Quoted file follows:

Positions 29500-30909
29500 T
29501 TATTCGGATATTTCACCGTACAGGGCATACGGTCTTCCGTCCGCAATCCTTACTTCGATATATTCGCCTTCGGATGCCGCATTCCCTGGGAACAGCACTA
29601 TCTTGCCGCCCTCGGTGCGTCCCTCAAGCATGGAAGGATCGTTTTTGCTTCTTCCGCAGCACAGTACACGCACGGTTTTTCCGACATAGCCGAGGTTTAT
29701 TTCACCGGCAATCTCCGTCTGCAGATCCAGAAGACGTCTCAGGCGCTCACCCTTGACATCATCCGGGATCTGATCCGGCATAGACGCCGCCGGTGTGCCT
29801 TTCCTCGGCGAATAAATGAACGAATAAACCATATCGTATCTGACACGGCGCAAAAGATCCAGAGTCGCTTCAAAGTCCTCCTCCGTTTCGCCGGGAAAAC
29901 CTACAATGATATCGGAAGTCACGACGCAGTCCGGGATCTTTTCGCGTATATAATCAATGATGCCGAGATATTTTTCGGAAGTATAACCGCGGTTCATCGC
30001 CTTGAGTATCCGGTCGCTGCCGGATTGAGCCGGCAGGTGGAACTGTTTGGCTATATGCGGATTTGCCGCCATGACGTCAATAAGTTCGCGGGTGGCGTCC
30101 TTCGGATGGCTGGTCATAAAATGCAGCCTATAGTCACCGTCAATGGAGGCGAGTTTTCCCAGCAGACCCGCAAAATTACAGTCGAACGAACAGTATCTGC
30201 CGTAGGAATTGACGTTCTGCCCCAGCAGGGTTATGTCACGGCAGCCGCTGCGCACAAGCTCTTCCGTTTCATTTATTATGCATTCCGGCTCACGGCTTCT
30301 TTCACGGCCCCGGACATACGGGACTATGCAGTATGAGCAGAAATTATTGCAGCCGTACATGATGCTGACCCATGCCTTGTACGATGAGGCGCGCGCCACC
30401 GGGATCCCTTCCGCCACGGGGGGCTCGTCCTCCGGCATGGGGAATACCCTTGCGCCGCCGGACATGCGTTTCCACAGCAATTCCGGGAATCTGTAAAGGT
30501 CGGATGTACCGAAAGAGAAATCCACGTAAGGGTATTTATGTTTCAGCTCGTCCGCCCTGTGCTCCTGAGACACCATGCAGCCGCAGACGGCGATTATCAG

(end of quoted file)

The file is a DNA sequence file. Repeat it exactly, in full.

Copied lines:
Positions 29500-30909
29500 T
29501 TATTCGGATATTTCACCGTACAGGGCATACGGTCTTCCGTCCGCAATCCTTACTTCGATATATTCGCCTTCGGATGCCGCATTCCCTGGGAACAGCACTA
29601 TCTTGCCGCCCTCGGTGCGTCCCTCAAGCATGGAAGGATCGTTTTTGCTTCTTCCGCAGCACAGTACACGCACGGTTTTTCCGACATAGCCGAGGTTTAT
29701 TTCACCGGCAATCTCCGTCTGCAGATCCAGAAGACGTCTCAGGCGCTCACCCTTGACATCATCCGGGATCTGATCCGGCATAGACGCCGCCGGTGTGCCT
29801 TTCCTCGGCGAATAAATGAACGAATAAACCATATCGTATCTGACACGGCGCAAAAGATCCAGAGTCGCTTCAAAGTCCTCCTCCGTTTCGCCGGGAAAAC
29901 CTACAATGATATCGGAAGTCACGACGCAGTCCGGGATCTTTTCGCGTATATAATCAATGATGCCGAGATATTTTTCGGAAGTATAACCGCGGTTCATCGC
30001 CTTGAGTATCCGGTCGCTGCCGGATTGAGCCGGCAGGTGGAACTGTTTGGCTATATGCGGATTTGCCGCCATGACGTCAATAAGTTCGCGGGTGGCGTCC
30101 TTCGGATGGCTGGTCATAAAATGCAGCCTATAGTCACCGTCAATGGAGGCGAGTTTTCCCAGCAGACCCGCAAAATTACAGTCGAACGAACAGTATCTGC
30201 CGTAGGAATTGACGTTCTGCCCCAGCAGGGTTATGTCACGGCAGCCGCTGCGCACAAGCTCTTCCGTTTCATTTATTATGCATTCCGGCTCACGGCTTCT
30301 TTCACGGCCCCGGACATACGGGACTATGCAGTATGAGCAGAAATTATTGCAGCCGTACATGATGCTGACCCATGCCTTGTACGATGAGGCGCGCGCCACC
30401 GGGATCCCTTCCGCCACGGGGGGCTCGTCCTCCGGCATGGGGAATACCCTTGCGCCGCCGGACATGCGTTTCCACAGCAATTCCGGGAATCTGTAAAGGT
30501 CGGATGTACCGAAAGAGAAATCCACGTAAGGGTATTTATGTTTCAGCTCGTCCGCCCTGTGCTCCTGAGACACCATGCAGCCGCAGACGGCGATTATCAG